The dramatic growth and development of the senior housing business and the recent trend of few corporates flurried into this sector without much homework made me think of introducing the senior living options.

Elders need love, care and attention just as a child requires. But, due to the modern day living conditions, it becomes difficult for the family members to make adjustments amongst themselves. Also, caring for the elderly is a bit grueling and tricky. Depending upon their physical status, most infirm elders need professional help or nursing care round the clock. Fortunately, there are elder care homes that provide care and protection to senior citizens who are vulnerable and need help. Some of the important senior care services are:

Care at home:
Not all elders are interested in moving out of their houses in old age. They prefer to stay in the familiar environment of home and love staying among the memories they built there over the years. Also, moving to new unfamiliar setting is something they dread, due to poor health or financial restrictions. For such people care at home is the best and we call it ‘as ageing in place’. Lot of home care agencies operate in almost all cities and have programs to provide health care assistance to those elderly people who need assistance at home. But the crux of the matter is how qualified and experienced are these caregivers. You need to evaluate the competency and practices of these agencies before you hire someone.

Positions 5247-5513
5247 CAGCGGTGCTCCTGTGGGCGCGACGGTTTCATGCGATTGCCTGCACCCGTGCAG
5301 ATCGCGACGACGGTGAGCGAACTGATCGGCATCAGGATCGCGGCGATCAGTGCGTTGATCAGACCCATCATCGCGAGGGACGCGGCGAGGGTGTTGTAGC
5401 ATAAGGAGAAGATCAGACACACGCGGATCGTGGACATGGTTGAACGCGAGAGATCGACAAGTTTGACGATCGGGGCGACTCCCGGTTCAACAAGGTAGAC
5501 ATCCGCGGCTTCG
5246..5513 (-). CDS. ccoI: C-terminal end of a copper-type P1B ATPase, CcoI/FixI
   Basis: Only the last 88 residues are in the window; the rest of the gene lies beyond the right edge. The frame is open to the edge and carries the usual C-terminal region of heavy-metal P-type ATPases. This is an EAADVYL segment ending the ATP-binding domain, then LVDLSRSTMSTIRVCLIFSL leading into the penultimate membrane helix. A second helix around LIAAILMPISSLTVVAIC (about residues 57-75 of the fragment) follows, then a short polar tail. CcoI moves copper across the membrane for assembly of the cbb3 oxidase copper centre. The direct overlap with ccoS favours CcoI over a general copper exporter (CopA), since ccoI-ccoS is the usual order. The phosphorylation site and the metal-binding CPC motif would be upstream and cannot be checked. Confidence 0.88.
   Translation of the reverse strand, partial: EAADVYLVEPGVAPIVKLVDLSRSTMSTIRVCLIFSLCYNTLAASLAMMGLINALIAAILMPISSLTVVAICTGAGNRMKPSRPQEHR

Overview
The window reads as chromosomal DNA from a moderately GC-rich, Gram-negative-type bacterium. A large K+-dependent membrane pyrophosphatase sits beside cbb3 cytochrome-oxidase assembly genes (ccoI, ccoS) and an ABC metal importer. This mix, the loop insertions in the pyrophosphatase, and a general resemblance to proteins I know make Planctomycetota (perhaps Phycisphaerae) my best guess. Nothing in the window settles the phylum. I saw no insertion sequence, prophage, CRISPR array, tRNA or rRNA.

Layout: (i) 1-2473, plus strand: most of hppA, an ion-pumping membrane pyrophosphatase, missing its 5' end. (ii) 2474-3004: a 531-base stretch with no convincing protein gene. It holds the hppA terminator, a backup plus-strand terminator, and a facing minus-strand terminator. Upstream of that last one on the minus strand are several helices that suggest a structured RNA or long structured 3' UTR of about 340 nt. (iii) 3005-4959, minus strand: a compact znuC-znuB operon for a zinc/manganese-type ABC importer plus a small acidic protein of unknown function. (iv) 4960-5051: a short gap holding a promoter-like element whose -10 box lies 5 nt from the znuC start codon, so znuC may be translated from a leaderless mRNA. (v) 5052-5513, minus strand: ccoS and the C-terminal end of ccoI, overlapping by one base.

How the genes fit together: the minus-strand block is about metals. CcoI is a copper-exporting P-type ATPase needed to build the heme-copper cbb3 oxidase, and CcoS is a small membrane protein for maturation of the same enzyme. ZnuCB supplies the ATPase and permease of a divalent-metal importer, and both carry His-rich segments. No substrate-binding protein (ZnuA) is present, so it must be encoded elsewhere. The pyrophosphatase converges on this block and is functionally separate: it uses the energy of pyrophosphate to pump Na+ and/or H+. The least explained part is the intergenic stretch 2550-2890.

Senior citizen homes:
Old age homes bring an aversion to many people because in earlier days, it is synonym of destitute home. Over the past couple of years, this misconception changed after the existence of well-run senior citizen homes. Today many people opt on their own volition to spend their twilight years in a senior citizens home.  With the growing age, people are not able to do all of their daily chores, especially those related to outdoors, on their own. They need help in buying groceries or for carrying out the banking procedures. Public dealings of various kinds require agility of mind which fades away with age. Thus, residences with assisted living facility help elder citizen live on their own and also provide assistance wherever required.